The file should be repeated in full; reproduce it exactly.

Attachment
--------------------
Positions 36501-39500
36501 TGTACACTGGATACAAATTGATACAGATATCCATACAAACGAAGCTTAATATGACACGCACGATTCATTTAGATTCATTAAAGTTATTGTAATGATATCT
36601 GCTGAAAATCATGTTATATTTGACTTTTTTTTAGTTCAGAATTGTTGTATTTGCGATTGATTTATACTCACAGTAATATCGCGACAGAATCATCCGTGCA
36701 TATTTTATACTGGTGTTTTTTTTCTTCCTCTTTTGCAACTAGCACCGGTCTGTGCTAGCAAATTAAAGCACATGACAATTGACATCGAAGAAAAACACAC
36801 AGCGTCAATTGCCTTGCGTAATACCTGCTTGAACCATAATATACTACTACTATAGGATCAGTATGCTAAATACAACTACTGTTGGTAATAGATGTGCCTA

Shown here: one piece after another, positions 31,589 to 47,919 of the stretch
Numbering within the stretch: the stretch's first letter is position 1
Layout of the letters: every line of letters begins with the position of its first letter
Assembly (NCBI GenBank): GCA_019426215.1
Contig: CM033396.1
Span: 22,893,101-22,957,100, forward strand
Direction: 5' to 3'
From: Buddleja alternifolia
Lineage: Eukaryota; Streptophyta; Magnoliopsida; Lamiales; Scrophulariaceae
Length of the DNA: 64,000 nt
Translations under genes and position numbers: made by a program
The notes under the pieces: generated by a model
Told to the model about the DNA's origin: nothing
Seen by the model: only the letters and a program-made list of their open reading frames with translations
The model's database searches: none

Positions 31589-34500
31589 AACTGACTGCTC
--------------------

Positions 36501-39500
36501 TGTACACTGGATACAAATTGATACAGATATCCATACAAACGAAGCTTAATATGACACGCACGATTCATTTAGATTCATTAAAGTTATTGTAATGATATCT
36601 GCTGAAAATCATGTTATATTTGACTTTTTTTTAGTTCAGAATTGTTGTATTTGCGATTGATTTATACTCACAGTAATATCGCGACAGAATCATCCGTGCA
36701 TATTTTATACTGGTGTTTTTTTTCTTCCTCTTTTGCAACTAGCACCGGTCTGTGCTAGCAAATTAAAGCACATGACAATTGACATCGAAGAAAAACACAC
36801 AGCGTCAATTGCCTTGCGTAATACCTGCTTGAACCATAATATACTACTACTATAGGATCAGTATGCTAAATACAACTACTGTTGGTAATAGATGTGCCTA

Shown here: one piece after another, positions 31,589 to 47,919 of the stretch
Numbering within the stretch: the stretch's first letter is position 1
Layout of the letters: every line of letters begins with the position of its first letter
Assembly (NCBI GenBank): GCA_019426215.1
Contig: CM033396.1
Span: 22,893,101-22,957,100, forward strand
Direction: 5' to 3'
From: Buddleja alternifolia
Lineage: Eukaryota; Streptophyta; Magnoliopsida; Lamiales; Scrophulariaceae
Length of the DNA: 64,000 nt
Translations under genes and position numbers: made by a program
The notes under the pieces: generated by a model
Told to the model about the DNA's origin: nothing
Seen by the model: only the letters and a program-made list of their open reading frames with translations
The model's database searches: none

Positions 31589-34500
31589 AACTGACTGCTC